In January of that year, my family cut me off, stripped me of any help. I had no gardeners, no driver (I no longer drive). I had nothing. Based on what they wrote me at the time, they seemed to think they could do a little ‘tough love,’ (like you see on Intervention) and I would agree to get better
I was never not agreeing to get better. Believe me, it’s no fun having schizoaffective disorder.
More on this tomorrow, but let me leave you with my opinion that if your family and loved ones already believe your diagnosis, you are that much farther ahead. Because if they believe the diagnosis, they can help.
I’m taking my own advice today and staying positive. I think of all I have lost, and I can get very depressed. At one time I had editors, and housekeepers, free travel, a huge inheritance, my trust funds, and lavish cars. I’d been to the best schools in the country. I had public figure parents and several celebrities in my extended family, some of whom had actually, quite publicly been diagnosed with mental illnesses.
When I compare what I once had to what I now have, I can get depressed. I focus on the past and fail to appreciate the present. Taking my own advice to stay positive, I have: 3 dogs, 7 cats, and 1 bird. Now, some people might not think having so many animals was positive, but I like walking through the house and being followed every time, at least by one of them. My animals are one positive.
Another positive. I no longer have diabetes. I have lost so much weight that my blood sugar is normal. I still take one of the diabetic meds because it can prevent diabetes and because the other meds can cause diabetes, I still take that one, but I am healthier than I was. No diabetes is another positive.
My wife is the third positive. We reconciled 2 years, and so far we are working things out and trying to help each other.
My work is the fourth positive. The schizoaffective disorder has really affected my thinking and my emotions, but it hasn’t touched my creativity. I podcast, make music, and blog. I have even sold a couple songs on iTunes.
My memories are the fifth and final positive for today. Although my father and I had a falling out in 2009, that’s his issue. He and I have had great, absolutely fantastic times and memories together. And when I focus only on those memories, I can stay positive.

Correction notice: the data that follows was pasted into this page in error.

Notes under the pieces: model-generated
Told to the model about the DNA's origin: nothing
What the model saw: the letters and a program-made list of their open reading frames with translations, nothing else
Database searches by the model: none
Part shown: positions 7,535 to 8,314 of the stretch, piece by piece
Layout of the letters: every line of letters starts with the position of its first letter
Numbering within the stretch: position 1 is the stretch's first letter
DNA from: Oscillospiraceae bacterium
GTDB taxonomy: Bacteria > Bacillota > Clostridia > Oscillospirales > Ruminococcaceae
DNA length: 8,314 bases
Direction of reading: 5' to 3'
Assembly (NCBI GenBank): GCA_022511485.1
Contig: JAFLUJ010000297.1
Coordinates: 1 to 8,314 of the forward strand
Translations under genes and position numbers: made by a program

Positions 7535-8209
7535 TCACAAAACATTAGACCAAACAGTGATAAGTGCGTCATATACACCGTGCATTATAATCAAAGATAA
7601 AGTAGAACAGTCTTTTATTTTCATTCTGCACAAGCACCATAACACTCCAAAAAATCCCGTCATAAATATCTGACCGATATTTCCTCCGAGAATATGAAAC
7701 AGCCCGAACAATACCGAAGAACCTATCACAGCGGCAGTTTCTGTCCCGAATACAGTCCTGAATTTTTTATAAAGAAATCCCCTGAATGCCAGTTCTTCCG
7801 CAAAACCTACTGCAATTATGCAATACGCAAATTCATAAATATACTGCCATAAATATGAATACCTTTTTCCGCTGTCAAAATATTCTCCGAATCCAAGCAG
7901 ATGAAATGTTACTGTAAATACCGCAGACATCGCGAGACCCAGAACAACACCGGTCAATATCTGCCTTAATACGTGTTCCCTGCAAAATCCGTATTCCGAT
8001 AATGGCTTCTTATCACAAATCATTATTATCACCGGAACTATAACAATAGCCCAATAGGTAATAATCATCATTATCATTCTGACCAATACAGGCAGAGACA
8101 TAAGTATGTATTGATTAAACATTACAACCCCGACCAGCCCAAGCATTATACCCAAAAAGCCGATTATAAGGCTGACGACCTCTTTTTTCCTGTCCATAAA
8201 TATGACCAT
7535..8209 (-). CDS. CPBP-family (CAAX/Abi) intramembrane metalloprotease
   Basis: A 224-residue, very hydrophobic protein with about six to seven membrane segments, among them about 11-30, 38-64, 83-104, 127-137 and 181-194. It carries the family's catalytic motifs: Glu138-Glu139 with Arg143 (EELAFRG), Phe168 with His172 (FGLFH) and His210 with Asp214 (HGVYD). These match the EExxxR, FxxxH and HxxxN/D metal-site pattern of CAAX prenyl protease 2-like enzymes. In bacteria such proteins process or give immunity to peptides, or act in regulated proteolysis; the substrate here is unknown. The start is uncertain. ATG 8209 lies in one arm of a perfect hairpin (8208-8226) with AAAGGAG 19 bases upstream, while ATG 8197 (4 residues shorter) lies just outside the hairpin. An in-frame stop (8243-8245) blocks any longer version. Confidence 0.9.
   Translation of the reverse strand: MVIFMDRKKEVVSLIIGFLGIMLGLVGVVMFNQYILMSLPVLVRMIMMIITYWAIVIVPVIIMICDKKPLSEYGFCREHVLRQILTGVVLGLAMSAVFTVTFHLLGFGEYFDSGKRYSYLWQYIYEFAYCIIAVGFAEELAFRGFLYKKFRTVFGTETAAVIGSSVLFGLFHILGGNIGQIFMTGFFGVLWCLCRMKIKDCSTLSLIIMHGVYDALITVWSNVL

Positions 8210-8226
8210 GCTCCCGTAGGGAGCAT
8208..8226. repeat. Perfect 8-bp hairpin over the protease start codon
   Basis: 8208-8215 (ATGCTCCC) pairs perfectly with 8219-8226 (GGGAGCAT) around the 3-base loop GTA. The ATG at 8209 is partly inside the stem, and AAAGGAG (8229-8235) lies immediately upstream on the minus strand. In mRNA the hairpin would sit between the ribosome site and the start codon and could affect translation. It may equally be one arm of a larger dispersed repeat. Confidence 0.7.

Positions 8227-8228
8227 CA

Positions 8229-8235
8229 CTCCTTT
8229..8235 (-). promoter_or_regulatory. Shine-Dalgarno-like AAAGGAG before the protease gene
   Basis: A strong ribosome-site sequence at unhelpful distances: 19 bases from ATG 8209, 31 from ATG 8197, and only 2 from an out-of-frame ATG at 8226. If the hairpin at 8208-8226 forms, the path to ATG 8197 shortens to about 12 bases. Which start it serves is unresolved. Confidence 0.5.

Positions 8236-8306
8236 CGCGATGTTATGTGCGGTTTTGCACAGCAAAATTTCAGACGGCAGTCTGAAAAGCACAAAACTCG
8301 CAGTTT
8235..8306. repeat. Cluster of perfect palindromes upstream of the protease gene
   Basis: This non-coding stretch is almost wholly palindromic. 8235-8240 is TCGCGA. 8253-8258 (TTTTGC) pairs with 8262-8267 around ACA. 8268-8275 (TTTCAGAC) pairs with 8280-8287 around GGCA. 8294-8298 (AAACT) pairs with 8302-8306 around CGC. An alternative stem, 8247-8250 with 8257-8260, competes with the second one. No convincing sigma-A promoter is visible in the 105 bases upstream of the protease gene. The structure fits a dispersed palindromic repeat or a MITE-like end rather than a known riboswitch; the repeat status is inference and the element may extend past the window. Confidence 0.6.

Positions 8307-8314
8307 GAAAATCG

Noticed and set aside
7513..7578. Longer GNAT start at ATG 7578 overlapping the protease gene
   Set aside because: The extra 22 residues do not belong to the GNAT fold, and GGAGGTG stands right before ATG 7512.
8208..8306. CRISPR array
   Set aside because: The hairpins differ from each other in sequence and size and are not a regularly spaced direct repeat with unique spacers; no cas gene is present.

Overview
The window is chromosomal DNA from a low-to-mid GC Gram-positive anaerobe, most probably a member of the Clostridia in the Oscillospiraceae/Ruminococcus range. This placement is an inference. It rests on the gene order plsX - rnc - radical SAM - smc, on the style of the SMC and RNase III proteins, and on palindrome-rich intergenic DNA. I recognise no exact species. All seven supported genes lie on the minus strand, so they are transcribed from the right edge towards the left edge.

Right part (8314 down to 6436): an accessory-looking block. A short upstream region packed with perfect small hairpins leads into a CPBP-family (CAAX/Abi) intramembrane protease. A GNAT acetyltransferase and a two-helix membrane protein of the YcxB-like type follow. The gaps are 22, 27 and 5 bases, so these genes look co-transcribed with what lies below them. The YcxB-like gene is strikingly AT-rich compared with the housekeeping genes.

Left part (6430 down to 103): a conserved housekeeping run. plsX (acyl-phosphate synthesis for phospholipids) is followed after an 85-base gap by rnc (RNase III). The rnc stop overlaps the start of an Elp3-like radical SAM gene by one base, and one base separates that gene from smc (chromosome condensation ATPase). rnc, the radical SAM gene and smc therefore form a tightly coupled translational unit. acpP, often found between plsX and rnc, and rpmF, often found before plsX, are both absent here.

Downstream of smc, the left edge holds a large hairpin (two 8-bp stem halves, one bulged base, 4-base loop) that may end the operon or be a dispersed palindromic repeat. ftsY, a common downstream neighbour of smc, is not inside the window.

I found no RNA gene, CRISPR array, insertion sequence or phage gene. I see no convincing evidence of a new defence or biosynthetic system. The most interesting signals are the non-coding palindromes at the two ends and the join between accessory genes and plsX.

For many reasons, I have had quite a few psychiatrists over the years. My current doctor – who I call Dr. F. – is the one who most recently diagnosed me as having schizoaffective disorder. When I went to see her the second or third time, I brought along five bookshelves’ worth of my journals. My diaries. All my written documentation of madness – the faxes and emails that proved that I had 1,000 hours of film that I shot that was stolen. That’s it. Can’t do anything about it. I have proof of a software development proposal I made when I was 15. Got a scholarship to business school, honors, and recognition. I was like John Nash except I was proposing software, not math, and what I proposed would have been the first online shopping interface. But it got taken away. Like everything. I have the proof, the actual documents. Real. These truths are mine. And I have schizophrenia, and I even have delusions but I know, and my wife knows, and my close friends know, that these are real, not delusions.
I spent 3 years of my life developing a show for A&E Television. I have the proof. I save everything. Faxes to the actual producers… and anyway… My point is that I have lived an incredible life and often, all too often, facts become so-called delusions to others, mostly to the others who actually count, like medical professionals.
It matters to me.
All of this really matters to me. It means something very special to me because it is about me, from my perspective, only my perspective, that’s the only perspective I know for sure. It’s part of my story, or as some might consider it the “myth of that stupid Jonathan kid.” –I know who I am. And I think I know who my friends are. I know I am a legitimate and loving and grateful, spiritual human being who deserves to be loved and accepted and who deserves to make decisions and to make mistakes, to be forgiven—to be myself. The Real Me. The Jonathan Harnisch who is not alone, who is loved. The Jonathan Harnisch whose moods and behaviors might be a bit difficult to predict. A guy. A citizen, with schizophrenia, a full-spectrum of mental maladies, who believes in some kind of higher power… who believes in himself, who tries, and tries, and tries… who never gives up, or even tries to give up-resiliency. Who struggles every single day as an adult who is still being abused, who has been abandoned and treated like waste-a mistake. Manipulated. Jonathan Harnisch who is a teacher and a student. A rich kid who used to ride up front with his limousine driver. Someone who used to be a real a**hole, often due to his drinking and drugging, and mimicking what he saw growing up in the people who would have done better, but just didn’t know how, to protect me.